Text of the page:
There’s nothing more frustrating than learning that a prospect or client who knows you well has hired someone else for work that’s in your sweet spot. Or, you see a conference promotion where others are speaking about a topic about which you’re known to be an acknowledged expert. How does this happen?
In each case, being “known” proved insufficient. It’s always possible that the prospect or conference actively considered you and rejected you without even a conversation with you. Far more likely is that they didn’t remember you at the time they were considering solutions. To my chagrin, here are two examples of me doing just that.
Some years ago, a number of colleagues and I left a partnership at the same time. A few days later, one called me to say he was speaking with an insurance guy about an income-replacement policy in case of disability, and asked if I’d like to speak with him, too. I realized that this was definitely something I needed to do, and booked an appointment. The fellow was an adept questioner, and he caused me to recognize that there were a number of things I’d been meaning to do relative to financial planning, etc. The short version is that I made a sizable commitment for retirement investments, insurance, etc.
A few days later, thinking about the financial arrangements I’d made, I had a V-8 Moment. “OMG! Steve is in that business!” Who, you ask, was “Steve”? He’s longtime friend, with whom I played a lot of tennis, and with whom I’d had a beach house for a few years. How could I not have used Steve for this financial stuff? Simple. Steve didn’t come to mind in the context of disability- or retirement planning. Oh, sure, I knew Steve was in the insurance business, but nothing more specific than that. There was nothing that served as an associative trigger for Steve.
Just two months ago, it happened again. I was looking for a software development firm to build a new application for me. I had interviewed a few firms, two of which impressed me. Their estimates seemed really high in relation to what I perceived as the relative simplicity of what I had in mind. Fortunately for me, that slowed me enough to avoid a repeat of the Steve issue, but just barely. Once again, I had the V-8 Moment. “Wait! Joe’s firm does that!” Joe’s firm is the one that, after we built RainmakerVT, created all the APIs and other tools to connect it with e-commerce, online marketing, etc. They did great work, finished on time, were flexible when I ran into some snags, and were scrupulously honest. I liked them personally, and had thoroughly enjoyed working with them.
Why didn’t they immediately come to mind when it came time to build more software? Maybe it was as simple as “out of sight, out of mind.” It had been six years since our collaboration, and we’d been out of touch. They simply didn’t come to mind. We hadn’t been in contact and I didn’t remember them, at least at first. Had one of the other firms’ estimates been more palatable, I probably would have hired them and recreated the “Steve regret.”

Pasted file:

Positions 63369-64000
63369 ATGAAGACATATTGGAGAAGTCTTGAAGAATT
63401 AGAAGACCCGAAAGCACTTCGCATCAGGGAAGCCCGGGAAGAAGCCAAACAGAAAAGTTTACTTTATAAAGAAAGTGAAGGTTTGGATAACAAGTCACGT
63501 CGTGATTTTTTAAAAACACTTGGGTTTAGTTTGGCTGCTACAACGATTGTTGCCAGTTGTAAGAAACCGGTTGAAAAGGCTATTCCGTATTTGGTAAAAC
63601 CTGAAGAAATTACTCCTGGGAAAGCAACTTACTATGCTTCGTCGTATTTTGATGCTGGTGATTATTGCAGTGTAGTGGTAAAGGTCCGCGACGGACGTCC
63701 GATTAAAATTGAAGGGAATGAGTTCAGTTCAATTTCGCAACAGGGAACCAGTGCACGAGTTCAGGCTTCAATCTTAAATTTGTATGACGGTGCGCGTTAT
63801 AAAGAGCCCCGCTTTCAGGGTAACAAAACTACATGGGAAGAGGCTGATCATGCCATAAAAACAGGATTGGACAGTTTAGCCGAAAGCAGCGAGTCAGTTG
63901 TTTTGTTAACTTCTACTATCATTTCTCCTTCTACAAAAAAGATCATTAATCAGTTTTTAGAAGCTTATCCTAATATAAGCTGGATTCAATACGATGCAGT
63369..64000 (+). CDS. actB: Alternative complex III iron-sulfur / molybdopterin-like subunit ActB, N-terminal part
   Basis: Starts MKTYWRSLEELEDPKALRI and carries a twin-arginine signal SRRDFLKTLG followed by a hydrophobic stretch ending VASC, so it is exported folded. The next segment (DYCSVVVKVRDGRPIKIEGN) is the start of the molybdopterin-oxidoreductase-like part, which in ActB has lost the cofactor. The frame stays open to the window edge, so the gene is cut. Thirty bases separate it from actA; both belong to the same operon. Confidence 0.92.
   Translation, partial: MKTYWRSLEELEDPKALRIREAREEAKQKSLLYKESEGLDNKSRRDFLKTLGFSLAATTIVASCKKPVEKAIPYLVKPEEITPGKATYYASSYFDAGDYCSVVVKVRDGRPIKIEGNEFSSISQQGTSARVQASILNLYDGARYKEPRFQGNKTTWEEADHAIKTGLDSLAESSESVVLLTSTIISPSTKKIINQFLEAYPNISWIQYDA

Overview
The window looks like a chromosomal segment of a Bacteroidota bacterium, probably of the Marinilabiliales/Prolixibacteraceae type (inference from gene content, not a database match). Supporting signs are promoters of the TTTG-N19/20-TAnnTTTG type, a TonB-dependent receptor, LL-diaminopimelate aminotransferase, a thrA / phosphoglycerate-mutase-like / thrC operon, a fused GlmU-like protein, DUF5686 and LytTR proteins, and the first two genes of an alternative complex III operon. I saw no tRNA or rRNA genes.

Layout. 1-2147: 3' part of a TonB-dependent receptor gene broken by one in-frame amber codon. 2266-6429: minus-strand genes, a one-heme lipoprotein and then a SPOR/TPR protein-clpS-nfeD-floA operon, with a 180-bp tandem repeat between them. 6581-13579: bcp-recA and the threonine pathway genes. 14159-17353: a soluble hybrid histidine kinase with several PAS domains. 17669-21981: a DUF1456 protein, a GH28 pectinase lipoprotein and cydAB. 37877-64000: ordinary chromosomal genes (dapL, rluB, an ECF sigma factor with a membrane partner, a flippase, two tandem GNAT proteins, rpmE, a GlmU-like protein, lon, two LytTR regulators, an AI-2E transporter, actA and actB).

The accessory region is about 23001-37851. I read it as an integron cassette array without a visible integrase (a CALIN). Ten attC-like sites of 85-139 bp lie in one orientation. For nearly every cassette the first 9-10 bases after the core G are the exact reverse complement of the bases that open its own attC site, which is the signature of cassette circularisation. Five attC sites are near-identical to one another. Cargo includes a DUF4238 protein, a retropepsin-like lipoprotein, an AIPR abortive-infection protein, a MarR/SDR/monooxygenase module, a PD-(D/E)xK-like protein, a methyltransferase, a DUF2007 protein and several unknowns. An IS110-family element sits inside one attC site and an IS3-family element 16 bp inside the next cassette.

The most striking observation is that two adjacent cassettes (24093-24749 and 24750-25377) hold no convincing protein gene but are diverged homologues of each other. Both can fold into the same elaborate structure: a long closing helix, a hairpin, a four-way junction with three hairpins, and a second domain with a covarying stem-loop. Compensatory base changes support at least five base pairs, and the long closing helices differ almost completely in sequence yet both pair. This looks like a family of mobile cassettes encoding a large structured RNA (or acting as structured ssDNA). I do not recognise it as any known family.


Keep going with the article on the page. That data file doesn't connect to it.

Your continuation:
This is an object lesson in the criticality of remaining in contact, if only to prevent simple forgetfulness from causing you to miss out on work that someone would prefer that you do -- if they thought of it. And I don’t mean randomly contacting someone when you happen to think about it, and sending the vacuous “let’s catch up” email. I’m talking about regularly and consistently communicating relevant information that is useful and potentially valuable to recipients, and that reinforces your position. No more “out of sight, out of mind” risk.
If you don’t already have one, create a communication channel that you control, that’s a vehicle for your thoughts, in your voice, delivered with the frequency that you chose. Create a blog, or a regular tip like this one. At the very least, create a robust LinkedIn profile, and post to it consistently. Join LinkedIn groups that are populated by the people who fit your optimal prospect profile and are likely to experience your demand-triggering Door-Opener problem. If you haven’t defined either of those critical factors, do that first.
Syndicate each of your posts to all those LinkedIn groups to extend your reach beyond your own subscribers and followers. (You can use tools like Social Oomph to make that easy.)
Don’t be the cause of V-8 Moments for those who want to work with you. Make it easy to remember you when it’s time for them to buy.